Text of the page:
Debt Harassment

FDCPA and FCCPA Violations

FDCPA and FCCPA Violations often occur when a creditor or collection company acts in a harassing conduct. These may be some instances that are considered debt harassment:

  • Calls to your employer.
  • Calls to your relatives or friends.
  • Calls that occur after a debtor has stated that they cannot pay the debt.
  • Calls after a written cease and desist request from the debtor or debtor’s counsel.
  • Calls that are after a consumer has informed the debt collector that they have an attorney.
  • Threatening or nasty calls from the creditor or debt collector that they will put you in jail,  threats of legal action against you, statements that you are a deadbeat, or the use of foul language or the impersonation of an officer of the law by the creditor.
  • Threats of action that the creditor cannot legally do.
  • Large volume or frequency of calls.
  • Calls before 8:00 am and after 9:00 pm.
  • Calls from auto dialers.
  • Calls that are solicited after the statute of limitations has passed.
  • Attempting to collect a debt that has been discharged in bankruptcy.

TCPA Violations

A TCPA violation is occurs when a debt collector or creditor calls a consumer’s cell phone when they did not have authorization to call the cell phone, or when they used to have prior authorization, but the authorization was later revoked. Authorization that is provided to an original creditor, such as in a credit application can be transferred to a subsequent collection company. Authorization can be written or verbally revoked. Creditors may still continue to harass you even after they are asked to stop.

WILL BANKRUPTCY STOP CREDITOR HARASSMENT?

Filing for bankruptcy will stop credit card debt collectors from harassing you. The Fair Debt Collection Practices Act (FDCPA) mandates that collection agencies must stop contacting you once they find out you have a lawyer representing you in your bankruptcy matter. Debt is a major burden on many families but being harassed by creditors can be very traumatic. If you qualify for Chapter 7 bankruptcy then all of your unsecured debt will be forgiven and discharged forever.  If you do not qualify for a Chapter 7 bankruptcy, you may still qualify for relief under a Chapter 13 bankruptcy. This type of bankruptcy allows you to create a repayment plan that you control to make it more manageable. You pay what a reasonable budget shows you are able to pay.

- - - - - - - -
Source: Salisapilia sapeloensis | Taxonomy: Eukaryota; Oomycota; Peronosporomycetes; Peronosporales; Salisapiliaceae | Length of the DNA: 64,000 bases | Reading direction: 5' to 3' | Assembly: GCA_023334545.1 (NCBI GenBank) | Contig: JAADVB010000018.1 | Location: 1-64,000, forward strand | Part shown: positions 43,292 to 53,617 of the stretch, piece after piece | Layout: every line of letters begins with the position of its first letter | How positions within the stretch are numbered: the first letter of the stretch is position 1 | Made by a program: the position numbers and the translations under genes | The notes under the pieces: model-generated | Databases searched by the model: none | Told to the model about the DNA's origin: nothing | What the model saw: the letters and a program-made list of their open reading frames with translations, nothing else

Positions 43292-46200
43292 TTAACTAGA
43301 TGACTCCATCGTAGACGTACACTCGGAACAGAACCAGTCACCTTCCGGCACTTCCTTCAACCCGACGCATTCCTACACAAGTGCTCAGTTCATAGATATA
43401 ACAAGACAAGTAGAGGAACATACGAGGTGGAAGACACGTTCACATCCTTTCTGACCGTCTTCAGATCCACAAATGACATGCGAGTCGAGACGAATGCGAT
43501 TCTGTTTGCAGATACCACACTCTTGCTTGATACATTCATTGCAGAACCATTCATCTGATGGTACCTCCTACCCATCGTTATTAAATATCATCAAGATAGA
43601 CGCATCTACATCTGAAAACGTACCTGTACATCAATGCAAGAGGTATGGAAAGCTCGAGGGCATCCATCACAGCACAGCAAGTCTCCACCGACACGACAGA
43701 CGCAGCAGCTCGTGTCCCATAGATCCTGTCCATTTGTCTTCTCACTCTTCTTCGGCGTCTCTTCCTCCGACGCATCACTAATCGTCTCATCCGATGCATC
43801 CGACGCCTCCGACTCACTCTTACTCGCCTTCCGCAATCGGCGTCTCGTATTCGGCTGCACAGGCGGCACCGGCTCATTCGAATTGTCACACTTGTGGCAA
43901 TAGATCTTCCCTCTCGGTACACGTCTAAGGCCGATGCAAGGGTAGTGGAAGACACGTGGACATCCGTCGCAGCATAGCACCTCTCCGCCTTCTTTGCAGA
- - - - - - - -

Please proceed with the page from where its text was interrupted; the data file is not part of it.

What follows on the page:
Even if you do not intend to file bankruptcy you may have a potential claims against a creditor for harassment. Some examples of creditor harassment are below.

Debt Harassment After Bankruptcy

If you are being contacted by a creditor or collection agency after filing for bankruptcy and including the creditor in your bankruptcy petition then the creditor is illegally attempting to collect the debt. Many creditors are aware of their actions and can find themselves in serious trouble with the courts as well as potentially facing financial penalties for every violation that occurs. I have had some of my clients actually contact me several months or years after filing bankruptcy facing this situation. If this is happening to you then contact me immediately to discuss your potential case.

Are you being abused by creditors or collection agents who are threatening you and may be violating your rights under the (FDCPA) Fair Debt Collection Practices Act? You may need a Tampa Debt Harassment Lawyer to assist you in fighting back. If are being harassed by creditors who may be violating FDCPA laws please contact me today for a  free initial case evaluation at: 813-463-8000.